> of finding buried electrical outlets (post-plaster)?  I know this
> seems basic, but we lose one every other project or so.  Thought I
> would lighten things up!  Any tricks to share?
> Jeff Ruppert, P.E.
> Principal
> Odisea  LLC
> Structural/Civil Engineering, Straw Bale Consulting, Construction
> Services
> 2241 17th St.
> Boulder, CO  80302
> 303.443.4335 o
> 303.443.4355 f
> 303.881.2905 c
> jeff@...
> www.odiseanet.com

Derek Roff
Language Learning Center, MSC03-2100
Ortega Hall Rm 129, 1 University of New Mexico
Albuquerque, NM 87131-0001
505/277-7368, fax 505/277-3885
Internet: derek@...


Date: 12 May 2004 09:26:45 -0600
From: billc_lists@...
Subject: Re: GSBN:Finding Outlets

At 6:48 PM -0600 5/11/04, Jeff Ruppert wrote:
>So here is a more practical question.  Anyone have an efficient way of
>finding buried electrical outlets (post-plaster)?  I know this seems
>basic, but we lose one every other project or so.  Thought I would
>lighten things up!  Any tricks to share?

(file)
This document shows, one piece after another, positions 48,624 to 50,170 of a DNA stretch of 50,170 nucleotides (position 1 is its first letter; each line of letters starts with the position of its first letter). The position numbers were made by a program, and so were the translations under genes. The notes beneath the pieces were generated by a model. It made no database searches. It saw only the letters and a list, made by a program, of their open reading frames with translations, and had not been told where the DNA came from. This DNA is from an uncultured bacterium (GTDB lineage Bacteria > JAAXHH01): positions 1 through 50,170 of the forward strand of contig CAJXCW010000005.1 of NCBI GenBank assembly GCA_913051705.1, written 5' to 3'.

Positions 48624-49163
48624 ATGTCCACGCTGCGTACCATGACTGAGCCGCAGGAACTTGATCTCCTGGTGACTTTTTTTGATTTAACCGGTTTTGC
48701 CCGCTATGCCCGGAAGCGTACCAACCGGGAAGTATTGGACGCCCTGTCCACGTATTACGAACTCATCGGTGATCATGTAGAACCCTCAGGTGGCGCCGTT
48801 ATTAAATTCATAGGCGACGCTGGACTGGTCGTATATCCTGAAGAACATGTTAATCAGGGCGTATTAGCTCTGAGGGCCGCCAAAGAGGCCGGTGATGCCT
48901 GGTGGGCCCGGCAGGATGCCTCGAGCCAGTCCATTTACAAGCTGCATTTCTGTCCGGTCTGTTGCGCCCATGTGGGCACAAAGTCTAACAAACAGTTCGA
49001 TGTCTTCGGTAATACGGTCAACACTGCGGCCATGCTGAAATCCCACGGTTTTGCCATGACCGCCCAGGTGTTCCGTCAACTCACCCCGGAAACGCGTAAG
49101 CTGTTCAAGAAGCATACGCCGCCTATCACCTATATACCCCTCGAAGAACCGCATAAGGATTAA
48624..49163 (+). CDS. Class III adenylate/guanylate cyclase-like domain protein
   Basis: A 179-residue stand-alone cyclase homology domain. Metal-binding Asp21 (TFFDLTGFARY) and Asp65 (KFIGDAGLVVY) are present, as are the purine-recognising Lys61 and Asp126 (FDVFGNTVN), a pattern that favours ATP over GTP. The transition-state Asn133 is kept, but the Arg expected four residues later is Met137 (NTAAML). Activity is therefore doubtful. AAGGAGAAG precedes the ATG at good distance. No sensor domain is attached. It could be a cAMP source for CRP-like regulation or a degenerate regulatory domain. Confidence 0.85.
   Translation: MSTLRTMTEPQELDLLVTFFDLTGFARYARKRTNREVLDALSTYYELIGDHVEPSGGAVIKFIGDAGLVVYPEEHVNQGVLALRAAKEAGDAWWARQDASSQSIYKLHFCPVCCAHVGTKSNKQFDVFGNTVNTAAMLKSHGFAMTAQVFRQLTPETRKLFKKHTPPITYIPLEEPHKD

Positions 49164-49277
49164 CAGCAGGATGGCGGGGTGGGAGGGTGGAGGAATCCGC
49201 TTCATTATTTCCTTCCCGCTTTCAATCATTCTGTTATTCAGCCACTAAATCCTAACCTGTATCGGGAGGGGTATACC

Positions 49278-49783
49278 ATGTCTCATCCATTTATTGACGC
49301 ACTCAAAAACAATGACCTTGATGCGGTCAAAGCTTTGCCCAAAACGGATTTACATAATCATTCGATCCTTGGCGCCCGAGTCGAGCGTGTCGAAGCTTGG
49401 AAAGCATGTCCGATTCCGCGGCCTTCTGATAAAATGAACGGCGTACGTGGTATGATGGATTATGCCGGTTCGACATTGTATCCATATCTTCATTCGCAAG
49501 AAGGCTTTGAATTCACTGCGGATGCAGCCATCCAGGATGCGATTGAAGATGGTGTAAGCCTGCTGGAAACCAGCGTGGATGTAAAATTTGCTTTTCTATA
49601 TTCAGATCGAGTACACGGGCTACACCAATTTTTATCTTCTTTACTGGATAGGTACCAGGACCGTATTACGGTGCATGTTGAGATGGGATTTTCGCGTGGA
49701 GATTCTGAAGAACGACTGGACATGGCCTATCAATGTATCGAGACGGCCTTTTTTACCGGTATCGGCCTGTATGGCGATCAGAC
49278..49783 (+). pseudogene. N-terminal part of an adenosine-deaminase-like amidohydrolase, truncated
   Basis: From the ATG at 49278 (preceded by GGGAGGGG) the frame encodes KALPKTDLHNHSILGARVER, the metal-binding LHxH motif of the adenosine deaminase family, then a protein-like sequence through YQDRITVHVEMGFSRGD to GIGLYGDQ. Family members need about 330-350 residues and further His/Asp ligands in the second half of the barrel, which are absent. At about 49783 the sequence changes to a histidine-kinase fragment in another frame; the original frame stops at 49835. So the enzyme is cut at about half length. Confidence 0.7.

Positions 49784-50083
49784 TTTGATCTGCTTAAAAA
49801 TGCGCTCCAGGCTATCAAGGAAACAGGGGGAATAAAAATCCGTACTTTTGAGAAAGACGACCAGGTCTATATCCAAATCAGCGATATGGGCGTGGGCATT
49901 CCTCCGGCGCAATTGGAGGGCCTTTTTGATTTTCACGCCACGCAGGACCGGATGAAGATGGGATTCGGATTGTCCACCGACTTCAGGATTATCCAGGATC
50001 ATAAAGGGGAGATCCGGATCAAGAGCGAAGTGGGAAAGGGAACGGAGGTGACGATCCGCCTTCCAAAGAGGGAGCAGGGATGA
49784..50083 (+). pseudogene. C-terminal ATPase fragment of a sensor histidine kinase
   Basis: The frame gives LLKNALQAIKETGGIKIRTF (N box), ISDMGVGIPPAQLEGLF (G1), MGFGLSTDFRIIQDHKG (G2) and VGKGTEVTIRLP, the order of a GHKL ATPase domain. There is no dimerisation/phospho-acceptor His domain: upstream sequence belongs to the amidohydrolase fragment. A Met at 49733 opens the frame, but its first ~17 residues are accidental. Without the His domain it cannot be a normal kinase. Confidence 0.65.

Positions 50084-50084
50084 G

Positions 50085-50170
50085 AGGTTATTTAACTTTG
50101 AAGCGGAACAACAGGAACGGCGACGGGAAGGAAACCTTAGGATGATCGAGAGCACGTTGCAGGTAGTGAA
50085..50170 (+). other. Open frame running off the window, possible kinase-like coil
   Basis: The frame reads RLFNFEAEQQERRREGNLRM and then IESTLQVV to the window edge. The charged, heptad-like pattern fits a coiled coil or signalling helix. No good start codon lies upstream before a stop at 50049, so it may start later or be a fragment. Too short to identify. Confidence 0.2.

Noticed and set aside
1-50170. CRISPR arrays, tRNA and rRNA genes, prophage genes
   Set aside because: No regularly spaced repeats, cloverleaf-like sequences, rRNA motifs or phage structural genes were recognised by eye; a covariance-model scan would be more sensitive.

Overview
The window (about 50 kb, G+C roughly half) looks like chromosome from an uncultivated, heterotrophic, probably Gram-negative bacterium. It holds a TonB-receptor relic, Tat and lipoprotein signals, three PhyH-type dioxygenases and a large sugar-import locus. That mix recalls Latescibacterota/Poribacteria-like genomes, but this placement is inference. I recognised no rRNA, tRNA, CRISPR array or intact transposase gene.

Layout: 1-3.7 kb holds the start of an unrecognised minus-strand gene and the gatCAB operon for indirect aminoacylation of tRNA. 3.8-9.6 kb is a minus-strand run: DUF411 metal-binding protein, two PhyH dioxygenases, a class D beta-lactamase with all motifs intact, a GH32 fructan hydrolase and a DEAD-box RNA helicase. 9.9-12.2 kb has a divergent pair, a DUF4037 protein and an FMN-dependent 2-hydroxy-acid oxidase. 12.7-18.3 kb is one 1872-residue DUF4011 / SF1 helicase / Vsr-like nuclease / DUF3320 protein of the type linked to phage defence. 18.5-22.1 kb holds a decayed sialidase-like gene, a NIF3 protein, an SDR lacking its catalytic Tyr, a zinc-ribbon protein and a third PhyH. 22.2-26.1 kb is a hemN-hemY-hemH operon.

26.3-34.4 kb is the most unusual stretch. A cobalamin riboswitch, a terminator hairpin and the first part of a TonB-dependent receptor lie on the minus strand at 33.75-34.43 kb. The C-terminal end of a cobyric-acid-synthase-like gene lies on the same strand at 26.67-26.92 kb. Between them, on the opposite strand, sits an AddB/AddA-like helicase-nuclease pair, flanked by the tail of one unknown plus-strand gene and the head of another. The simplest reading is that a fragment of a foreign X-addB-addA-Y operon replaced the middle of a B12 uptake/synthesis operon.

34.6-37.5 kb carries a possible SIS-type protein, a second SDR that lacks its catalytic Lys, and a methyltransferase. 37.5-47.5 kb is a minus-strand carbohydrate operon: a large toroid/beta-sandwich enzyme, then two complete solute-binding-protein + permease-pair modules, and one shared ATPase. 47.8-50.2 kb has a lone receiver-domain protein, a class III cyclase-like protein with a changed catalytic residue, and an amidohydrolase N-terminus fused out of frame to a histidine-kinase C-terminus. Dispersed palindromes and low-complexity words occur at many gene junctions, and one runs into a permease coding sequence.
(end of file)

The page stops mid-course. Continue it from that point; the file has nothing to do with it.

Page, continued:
The telephone industry has locating equipment for this kind of thing 
- - it's really useful when you're working through a mass of tangled 
wires trying to find one pair, or for tracing where a particular pair 
goes.  You put a tone generator on the other end (with electrical, 
you'd have to turn the power off first) and then use a second device 
to locate.

The set costs about US$100

There's also a similar device that is used for determining which 
breaker a particular outlet is on.   Perhaps you can use them in the 
other direction too.

Of course, the other suggestions on how to keep from losing them in 
the first place should be the first line of defense.

- -- 
Bill Christensen
<a  target="_blank" href="http://sustainablesources.com/contact/";>http://sustainablesources.com/contact/</a>

Green Building Professionals Directory: <a  target="_blank" href="http://directory.sustainablesources.com";>http://directory.sustainablesources.com</a>
Sustainable Building Calendar: <a  target="_blank" href="http://SustainableSources.com/calendar/";>http://SustainableSources.com/calendar/</a>
Green Real Estate: <a  target="_blank" href="http://SustainableSources.com/realestate/";>http://SustainableSources.com/realestate/</a>
Straw Bale Registry: <a  target="_blank" href="http://sbregistry.sustainablesources.com/";>http://sbregistry.sustainablesources.com/</a>
Books/videos/software: <a  target="_blank" href="http://bookstore.sustainablesources.com/";>http://bookstore.sustainablesources.com/</a>